The potential of a class of materials called perovskites to enable solar cells to better absorb sunlight for energy production is widely known. However, this potential has yet to be fully realised, particularly under real-world operating conditions.
New research published today in the prestigious journal Nature Energy, has revealed defects in a popular perovskite light absorber that impede solar cell performance. The researchers found a change in the nature and density of these ‘intragrain planar defects’ correlated with a change in solar cell performance.
The discovery by an international team of researchers, led by Monash University and Wuhan University of Technology, could lead to improved solar cell technology and provide another step towards reducing the use of fossil fuels for energy.
Perovskite light absorbers have the potential to improve the efficiency of established silicon solar cells by adding an additional layer that can absorb colours, or parts of the energy spectrum, of sunlight which current silicon solar cells cannot.
The highest possible performance of silicon solar cells is around 32 per cent of capacity. This means only about 32 per cent of the energy available in sunlight can be captured by silicon solar cells.
Placing such a perovskite solar cell on top of a silicon solar cell, known as a tandem solar cell, can effectively boost the overall performance of the stack up to roughly 42 per cent.
Since small changes to the perovskite composition can tune the absorption spectrum of perovskite solar cells relatively easily, it is possible to create a perovskite solar cell that absorbs the higher energy light but lets the lower energy light pass through.
The research team used the imaging and diffraction protocol developed at the Monash Centre for Electron Microscopy (MCEM) to study the crystal structure of a range of perovskite solar cell materials in their pristine state.
Lead corresponding author, Professor Joanne Etheridge, Director of the MCEM and Professor in the Department of Materials Science and Engineering, said disruptions in the periodic crystal structure can have a strong influence on the material’s electronic properties.
“Being able to map the local crystal structure of a thin film of perovskite light absorber and correlate this with the overall solar cell device performance provides exciting new insights into how device performance can be improved,” Professor Etheridge said.
Lead author, Dr Wei Li from the Wuhan University of Technology said: “To make a good solar cell, a material must be able to transform sunlight into electricity efficiently and do so outdoors for many decades.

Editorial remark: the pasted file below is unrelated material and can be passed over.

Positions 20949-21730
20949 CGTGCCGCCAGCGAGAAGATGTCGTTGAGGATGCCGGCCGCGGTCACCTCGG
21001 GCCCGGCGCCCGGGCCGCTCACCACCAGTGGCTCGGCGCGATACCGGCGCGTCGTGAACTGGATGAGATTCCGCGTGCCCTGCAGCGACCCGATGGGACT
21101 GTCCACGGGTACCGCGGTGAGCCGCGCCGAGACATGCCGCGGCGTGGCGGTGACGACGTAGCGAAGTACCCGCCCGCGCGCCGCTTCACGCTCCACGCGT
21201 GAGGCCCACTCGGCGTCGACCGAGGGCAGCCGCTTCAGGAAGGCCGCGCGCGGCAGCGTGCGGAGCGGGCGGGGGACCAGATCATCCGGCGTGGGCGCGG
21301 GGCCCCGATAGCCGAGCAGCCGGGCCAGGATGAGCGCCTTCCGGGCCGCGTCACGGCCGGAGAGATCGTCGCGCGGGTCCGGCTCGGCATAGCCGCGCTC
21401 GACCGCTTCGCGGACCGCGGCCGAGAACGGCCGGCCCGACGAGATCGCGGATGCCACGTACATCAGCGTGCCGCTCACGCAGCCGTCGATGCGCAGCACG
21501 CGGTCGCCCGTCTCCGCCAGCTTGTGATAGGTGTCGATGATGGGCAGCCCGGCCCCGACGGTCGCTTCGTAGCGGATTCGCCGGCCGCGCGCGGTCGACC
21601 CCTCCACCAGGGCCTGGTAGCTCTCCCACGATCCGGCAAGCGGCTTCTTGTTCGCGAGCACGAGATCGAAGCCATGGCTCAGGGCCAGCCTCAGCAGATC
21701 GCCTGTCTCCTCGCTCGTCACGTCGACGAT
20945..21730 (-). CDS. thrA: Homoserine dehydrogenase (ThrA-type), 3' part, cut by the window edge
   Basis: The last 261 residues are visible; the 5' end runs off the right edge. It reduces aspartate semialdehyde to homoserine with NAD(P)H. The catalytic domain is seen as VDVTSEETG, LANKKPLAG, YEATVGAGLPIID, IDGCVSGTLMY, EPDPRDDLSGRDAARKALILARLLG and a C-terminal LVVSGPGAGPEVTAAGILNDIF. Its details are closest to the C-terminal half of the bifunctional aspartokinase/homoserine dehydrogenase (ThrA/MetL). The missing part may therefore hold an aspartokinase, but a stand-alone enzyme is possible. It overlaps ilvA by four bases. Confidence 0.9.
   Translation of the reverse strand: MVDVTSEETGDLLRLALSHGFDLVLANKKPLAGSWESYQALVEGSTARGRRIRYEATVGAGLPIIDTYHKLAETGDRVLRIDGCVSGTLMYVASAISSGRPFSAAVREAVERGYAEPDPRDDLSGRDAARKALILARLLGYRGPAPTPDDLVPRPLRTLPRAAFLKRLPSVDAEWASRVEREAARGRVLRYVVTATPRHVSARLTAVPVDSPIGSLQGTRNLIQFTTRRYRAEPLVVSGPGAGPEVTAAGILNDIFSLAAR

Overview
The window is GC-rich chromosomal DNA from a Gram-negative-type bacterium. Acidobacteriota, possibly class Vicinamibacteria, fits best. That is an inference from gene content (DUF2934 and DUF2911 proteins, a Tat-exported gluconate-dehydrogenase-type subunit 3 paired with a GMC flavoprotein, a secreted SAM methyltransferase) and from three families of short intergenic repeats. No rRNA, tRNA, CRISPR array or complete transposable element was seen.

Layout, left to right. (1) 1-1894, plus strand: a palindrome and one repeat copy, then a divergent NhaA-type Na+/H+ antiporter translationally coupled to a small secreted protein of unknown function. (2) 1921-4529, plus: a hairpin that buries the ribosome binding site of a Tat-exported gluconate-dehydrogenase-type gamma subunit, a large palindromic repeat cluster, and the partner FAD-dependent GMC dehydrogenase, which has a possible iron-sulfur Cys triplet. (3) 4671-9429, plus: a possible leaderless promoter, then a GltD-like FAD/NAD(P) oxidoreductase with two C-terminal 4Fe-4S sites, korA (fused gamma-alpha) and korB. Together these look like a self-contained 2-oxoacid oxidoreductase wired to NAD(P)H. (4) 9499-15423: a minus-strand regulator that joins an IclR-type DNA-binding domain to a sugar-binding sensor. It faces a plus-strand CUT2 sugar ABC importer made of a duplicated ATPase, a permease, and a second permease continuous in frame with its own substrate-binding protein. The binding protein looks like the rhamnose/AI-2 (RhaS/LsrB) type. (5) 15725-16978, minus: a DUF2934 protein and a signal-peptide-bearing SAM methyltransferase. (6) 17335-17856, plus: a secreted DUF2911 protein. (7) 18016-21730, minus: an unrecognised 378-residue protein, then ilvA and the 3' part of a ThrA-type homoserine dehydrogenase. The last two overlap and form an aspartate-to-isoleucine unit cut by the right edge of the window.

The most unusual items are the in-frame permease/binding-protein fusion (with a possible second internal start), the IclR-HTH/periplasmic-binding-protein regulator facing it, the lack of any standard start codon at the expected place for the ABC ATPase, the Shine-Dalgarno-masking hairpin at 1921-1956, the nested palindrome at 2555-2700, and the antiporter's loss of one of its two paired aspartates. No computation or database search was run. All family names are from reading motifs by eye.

“Producing electricity from light involves absorbing photons to generate excited electrons, separating these electrons from the holes they left behind before they recombine, and finally extracting the separated electrons and holes in an external circuit.
“How these charge carriers behave within a crystalline semiconductor, and subsequently affect the overall performance of a solar cell, strongly depends on the crystallographic properties of the material.”
The research team was able to control the presence of certain types of crystal defects – intragrain planar defects – by tuning the chemical composition of the perovskite films.
Planar defects are imperfections in the arrangement of atoms that occur on certain crystal planes.
These imperfections break the otherwise continuously repeating arrangement of atoms in a crystal lattice. Intragrain planar defects are a special type of disruption to the arrangement of atoms in the perovskite material.
The type and density of these defects in MA1-xFAxPbI3 (a type of perovskite solar cell) was changed by tuning the ratio of the small methylammonium (MA) molecules relative to the large formadinium (FA) molecules.
The compositions that contained no intragrain planar defects had the best solar cell performance. This research suggests that such crystal defects can have an important influence on perovskite solar cells and may be a factor limiting their current performance.
Joint lead author, Dr Mathias Rothmann, conducted part of this work during his PhD at Monash University and is now continuing work on perovskite solar cells at Oxford University. Dr Rothmann said this information opens new avenues for improving perovskite solar cell performance.
“For example, a blacksmith introduces defects in hot steel by hammering it, locking the defects in by quenching the steel in water, making the steel harder but less malleable as a result. In conventional silicon solar cells, however, defects are often associated with shorter charge carrier diffusion lengths and lifetimes, resulting in lower power conversion efficiencies,” he said.
“We found a similar reduction in performance with the presence of these intragrain planar defects in these perovskite solar cells. We hope that our work can make a contribution towards a fossil fuel-free future based on the abundant availability of sunlight.”
Funding partners for this study include the ARC Centre of Excellence in Exciton Science, the ARC Discovery Program, the Australian Renewable Energy Agency (ARENA), the National Natural Sciences Foundation of China and the Hong Kong Research Grants Council.